The US Navy has performed the mast stepping ceremony for its Freedom-class littoral combat ship, the future USS Billings (LCS 15).
The ceremony was attended by USS Billings commanding officer commander Michael Johnson and other officials.
Billings is named after the largest city in Montana and is expected to be commissioned in Key West, Florida in November this year.
Johnson said: “This mast stepping is one of many traditions we will follow and honour on our path to commissioning Billings, bringing her to fleet service.”
As part of the tradition of mast stepping, coins are placed beneath the mast as a symbol of good luck and fortune for the ship.
USS Billings executive officer commander Aaron Helgerson said: “Today’s ceremony centres around the placement of mementos into the base of our ship’s mast, an important and time-honoured practice aimed at laying the foundational character of our ship.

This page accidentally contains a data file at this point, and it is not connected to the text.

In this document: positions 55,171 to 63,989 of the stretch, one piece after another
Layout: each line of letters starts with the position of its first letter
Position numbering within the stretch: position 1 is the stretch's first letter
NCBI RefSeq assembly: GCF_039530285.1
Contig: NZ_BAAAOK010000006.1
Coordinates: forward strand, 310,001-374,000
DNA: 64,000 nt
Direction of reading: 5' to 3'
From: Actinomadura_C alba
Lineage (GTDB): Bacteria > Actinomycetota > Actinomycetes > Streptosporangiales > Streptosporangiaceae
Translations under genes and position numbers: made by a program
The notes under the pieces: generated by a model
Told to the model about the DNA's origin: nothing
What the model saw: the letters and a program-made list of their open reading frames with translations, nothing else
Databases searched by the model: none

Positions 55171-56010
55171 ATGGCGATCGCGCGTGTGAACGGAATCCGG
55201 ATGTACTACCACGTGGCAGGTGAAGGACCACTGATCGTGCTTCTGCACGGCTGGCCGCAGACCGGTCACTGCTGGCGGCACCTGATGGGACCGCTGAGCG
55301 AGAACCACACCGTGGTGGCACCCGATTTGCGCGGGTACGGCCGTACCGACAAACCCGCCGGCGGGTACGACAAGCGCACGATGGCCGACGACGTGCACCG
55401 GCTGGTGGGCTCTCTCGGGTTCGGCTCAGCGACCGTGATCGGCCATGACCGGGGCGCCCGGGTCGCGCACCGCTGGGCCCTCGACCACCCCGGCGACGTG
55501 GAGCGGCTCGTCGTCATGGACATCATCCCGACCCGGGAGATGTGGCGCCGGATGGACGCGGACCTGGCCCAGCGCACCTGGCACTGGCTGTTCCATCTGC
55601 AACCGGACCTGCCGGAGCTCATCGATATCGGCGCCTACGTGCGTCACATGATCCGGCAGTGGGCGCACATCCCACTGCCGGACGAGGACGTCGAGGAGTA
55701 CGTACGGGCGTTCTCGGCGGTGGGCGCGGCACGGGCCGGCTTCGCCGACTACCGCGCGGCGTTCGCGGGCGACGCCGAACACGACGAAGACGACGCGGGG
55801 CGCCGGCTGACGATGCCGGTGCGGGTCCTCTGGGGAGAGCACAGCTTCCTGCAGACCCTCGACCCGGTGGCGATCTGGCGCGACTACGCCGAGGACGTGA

“The items we are about to place in Billings’ mast will not only serve as a gesture to secure safe passage and blessings to her crew, but also celebrate her birth and lay the foundation of her character and heritage.”
Billings is the eighth Freedom-variant LCS built by Lockheed Martin along with its partners at Fincantieri Marinette Marine shipyard in Marinette, Wisconsin.
The vessel is expected to be delivered to the US Navy this year and will be homeported at Mayport, Florida.
In December, the ship completed sea trials in the waters of Lake Michigan.
Sponsored by Sharla Tester, LCS 15 is designed to support focused mine countermeasures, anti-submarine warfare, and surface warfare missions. Billings will perform near-shore multi-purpose missions.
Billings will perform near-shore multi-purpose missions.